Turning into one of the streets in Central, we headed to the next destination for another typical and much loved Hong Kong specialty ... roast meat!
Silvana said that this food stop, like all the restaurants we would visit on the tour is family owned and run and definitely, not part of a franchise or chain.

I am a vegetarian but sometimes, when traveling, I get off my vegetarian pedestal and wallow happily amidst the barnyard animals -- you know, pigs, cows, ducks, sheep, goats and what-have-you.
So on this trip, most particularly this food tasting tour, I was not about to forego this compact but delicious bowl of char siew topped rice.

Just look at this mound of char siew --  lean, boneless strips of pork belly, freshly roasted, straight out of the oven and cooling on the counter!
When in Hong Kong, our favourite roast meat restaurant has always been Guangdong Barbecue Meats, which has several branches throughout the city.  Guangdong's char siew is sliced thicker and therefore not as tender.  The burnt parts are also always so chewy.  It's also much sweeter than I would normally like.
The char siew that we had on the tour was more tender, even for the slightly burnt ends and the marinade was definitely not cloyingly sweet.  I also loved the smokiness and slightly caramelised char.  Looks like Guangdong has lost a loyal customer.
The score after just 2 stops?
Old Favourites - 0
New Discoveries - 2

 Before leaving, I paid homage to the rest of the roast meats hanging on the store front -- roast duck, roast goose, soy and white chicken, roast pigeons, sausages and yes -- there is a slab of roast pork somewhere there.  I shall return!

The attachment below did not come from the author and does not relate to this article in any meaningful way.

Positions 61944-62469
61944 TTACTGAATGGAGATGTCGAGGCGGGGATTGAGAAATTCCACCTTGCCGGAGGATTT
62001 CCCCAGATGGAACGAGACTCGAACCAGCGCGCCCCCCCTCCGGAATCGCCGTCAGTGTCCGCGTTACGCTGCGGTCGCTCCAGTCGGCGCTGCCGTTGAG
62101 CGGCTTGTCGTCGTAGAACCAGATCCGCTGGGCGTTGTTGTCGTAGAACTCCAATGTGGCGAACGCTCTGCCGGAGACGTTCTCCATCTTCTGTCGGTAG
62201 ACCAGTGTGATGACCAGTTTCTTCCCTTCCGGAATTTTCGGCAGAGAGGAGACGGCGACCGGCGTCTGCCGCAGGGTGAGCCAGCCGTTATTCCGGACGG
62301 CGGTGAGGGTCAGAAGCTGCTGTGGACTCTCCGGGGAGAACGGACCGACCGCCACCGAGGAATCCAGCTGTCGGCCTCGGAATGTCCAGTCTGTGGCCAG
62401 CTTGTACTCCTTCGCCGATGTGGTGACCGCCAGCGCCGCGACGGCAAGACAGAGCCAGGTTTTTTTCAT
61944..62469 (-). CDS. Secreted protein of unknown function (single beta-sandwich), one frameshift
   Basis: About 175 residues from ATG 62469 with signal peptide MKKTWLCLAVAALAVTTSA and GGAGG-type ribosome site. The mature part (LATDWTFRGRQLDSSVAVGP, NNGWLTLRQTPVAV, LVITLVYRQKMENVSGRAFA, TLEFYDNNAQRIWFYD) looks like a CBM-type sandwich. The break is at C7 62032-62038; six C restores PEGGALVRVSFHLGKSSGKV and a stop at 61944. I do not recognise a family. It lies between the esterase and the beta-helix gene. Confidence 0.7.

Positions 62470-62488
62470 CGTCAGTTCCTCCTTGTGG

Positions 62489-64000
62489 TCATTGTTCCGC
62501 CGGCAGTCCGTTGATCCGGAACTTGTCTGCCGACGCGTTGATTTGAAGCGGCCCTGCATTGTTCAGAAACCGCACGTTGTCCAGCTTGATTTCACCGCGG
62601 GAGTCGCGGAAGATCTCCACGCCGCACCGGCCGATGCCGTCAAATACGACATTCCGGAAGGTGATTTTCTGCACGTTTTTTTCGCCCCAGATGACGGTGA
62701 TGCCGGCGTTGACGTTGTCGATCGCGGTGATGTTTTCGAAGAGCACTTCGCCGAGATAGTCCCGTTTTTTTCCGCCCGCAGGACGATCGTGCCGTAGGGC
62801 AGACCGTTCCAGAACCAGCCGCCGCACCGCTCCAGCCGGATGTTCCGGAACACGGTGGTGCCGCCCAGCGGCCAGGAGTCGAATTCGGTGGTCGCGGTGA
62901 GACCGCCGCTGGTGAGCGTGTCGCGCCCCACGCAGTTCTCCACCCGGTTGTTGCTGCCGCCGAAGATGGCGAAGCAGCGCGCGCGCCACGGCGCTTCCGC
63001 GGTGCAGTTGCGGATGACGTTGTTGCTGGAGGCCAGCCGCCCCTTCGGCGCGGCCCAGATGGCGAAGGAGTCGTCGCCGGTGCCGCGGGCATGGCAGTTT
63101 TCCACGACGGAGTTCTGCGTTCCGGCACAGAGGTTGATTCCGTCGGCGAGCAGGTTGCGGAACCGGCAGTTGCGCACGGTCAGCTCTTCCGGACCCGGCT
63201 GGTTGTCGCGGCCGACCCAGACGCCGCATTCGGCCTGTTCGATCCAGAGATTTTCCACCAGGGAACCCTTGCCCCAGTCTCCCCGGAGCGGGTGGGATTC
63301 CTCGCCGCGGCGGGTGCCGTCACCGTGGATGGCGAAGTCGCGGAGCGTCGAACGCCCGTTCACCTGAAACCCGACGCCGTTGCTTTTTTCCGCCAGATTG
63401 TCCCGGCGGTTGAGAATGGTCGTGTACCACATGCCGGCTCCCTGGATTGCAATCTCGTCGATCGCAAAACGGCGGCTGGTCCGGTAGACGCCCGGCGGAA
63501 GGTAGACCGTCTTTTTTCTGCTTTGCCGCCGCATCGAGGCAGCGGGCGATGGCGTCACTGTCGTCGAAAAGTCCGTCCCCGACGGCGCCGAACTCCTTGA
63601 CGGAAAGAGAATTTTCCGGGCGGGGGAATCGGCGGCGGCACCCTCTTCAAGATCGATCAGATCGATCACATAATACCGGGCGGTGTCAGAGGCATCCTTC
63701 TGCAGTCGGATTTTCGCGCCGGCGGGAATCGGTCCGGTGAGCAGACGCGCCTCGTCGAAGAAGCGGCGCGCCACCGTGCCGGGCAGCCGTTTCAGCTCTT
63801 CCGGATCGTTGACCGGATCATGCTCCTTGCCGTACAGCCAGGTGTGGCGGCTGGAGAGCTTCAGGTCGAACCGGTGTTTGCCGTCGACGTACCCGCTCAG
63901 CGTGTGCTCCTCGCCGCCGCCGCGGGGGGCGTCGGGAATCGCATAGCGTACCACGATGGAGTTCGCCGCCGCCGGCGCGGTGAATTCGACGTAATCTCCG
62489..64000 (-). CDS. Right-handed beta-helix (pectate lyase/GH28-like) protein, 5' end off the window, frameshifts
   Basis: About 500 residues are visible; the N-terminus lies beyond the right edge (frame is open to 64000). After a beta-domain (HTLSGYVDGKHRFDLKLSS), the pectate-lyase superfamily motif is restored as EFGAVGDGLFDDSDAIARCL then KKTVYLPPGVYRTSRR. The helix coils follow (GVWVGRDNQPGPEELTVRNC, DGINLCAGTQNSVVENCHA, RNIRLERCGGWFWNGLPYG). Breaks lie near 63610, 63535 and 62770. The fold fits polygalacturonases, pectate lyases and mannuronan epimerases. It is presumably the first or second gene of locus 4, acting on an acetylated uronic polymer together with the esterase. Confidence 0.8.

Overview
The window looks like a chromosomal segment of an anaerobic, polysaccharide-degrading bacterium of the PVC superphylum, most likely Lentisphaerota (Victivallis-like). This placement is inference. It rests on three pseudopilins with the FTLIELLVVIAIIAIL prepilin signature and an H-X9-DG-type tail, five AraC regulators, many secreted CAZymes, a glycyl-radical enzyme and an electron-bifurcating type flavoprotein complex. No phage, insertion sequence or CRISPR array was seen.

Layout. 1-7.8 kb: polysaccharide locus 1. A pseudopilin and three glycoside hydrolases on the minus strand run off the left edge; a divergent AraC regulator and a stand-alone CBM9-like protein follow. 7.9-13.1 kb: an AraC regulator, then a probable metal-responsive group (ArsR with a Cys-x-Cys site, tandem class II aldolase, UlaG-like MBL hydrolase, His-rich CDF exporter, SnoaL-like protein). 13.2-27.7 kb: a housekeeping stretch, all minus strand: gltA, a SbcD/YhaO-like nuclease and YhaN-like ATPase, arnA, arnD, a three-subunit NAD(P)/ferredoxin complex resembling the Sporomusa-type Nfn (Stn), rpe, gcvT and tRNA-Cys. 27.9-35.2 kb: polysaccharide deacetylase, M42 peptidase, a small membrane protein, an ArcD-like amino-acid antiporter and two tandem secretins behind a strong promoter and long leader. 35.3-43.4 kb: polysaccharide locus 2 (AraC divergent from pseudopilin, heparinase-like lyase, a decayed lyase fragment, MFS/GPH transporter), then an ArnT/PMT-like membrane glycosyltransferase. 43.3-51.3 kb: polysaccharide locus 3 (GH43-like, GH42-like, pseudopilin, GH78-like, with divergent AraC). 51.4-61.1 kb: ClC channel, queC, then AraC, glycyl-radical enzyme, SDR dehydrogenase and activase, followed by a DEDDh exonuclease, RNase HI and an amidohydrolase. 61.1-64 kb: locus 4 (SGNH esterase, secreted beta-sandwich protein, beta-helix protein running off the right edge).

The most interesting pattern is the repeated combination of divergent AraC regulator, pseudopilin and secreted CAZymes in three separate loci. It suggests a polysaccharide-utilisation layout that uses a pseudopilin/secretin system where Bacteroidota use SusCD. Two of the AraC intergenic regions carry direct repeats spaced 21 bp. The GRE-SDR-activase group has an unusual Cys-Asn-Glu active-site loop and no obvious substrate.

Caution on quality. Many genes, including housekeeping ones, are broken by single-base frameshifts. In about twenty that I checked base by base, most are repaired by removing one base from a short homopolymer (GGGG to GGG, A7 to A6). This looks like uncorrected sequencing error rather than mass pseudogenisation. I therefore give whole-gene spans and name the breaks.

Next stop was for a refreshment -- just as well as the wonton noodles and the char siew were still waiting to be digested.  This is our friendly, knowledgeable and very enthusiastic guide Silvana. 
We were stopping for a typical local beverage -- sugar cane juice.  This shop has been here for over 50 years and is in one of the oldest buildings in Central.  It's been in the same family for generations and they still have their old original signage to prove it.

After that very savory char siew and wonton dumplings, this cup of cold and freshly pressed sugar cane juice was just what I needed to cleanse and refresh my palate.  Unfortunately, the westerners in the group didn't like it -- much too sweet for their taste.  
How did this sugar cane juice bear up against what is normally sold in street corners in Hong Kong? This was smoother, less sweet and really tasted like fresh sugar cane!
Old Favorites - 0
New Discoveries - 3

Time to move on and burn off more of those calories.  How about a hike up these steps that lead to the mid levels? We were along Hollywood Road -- which Silvana said is named not after the movie capital but because a lot of holly trees used to be planted by the roadside.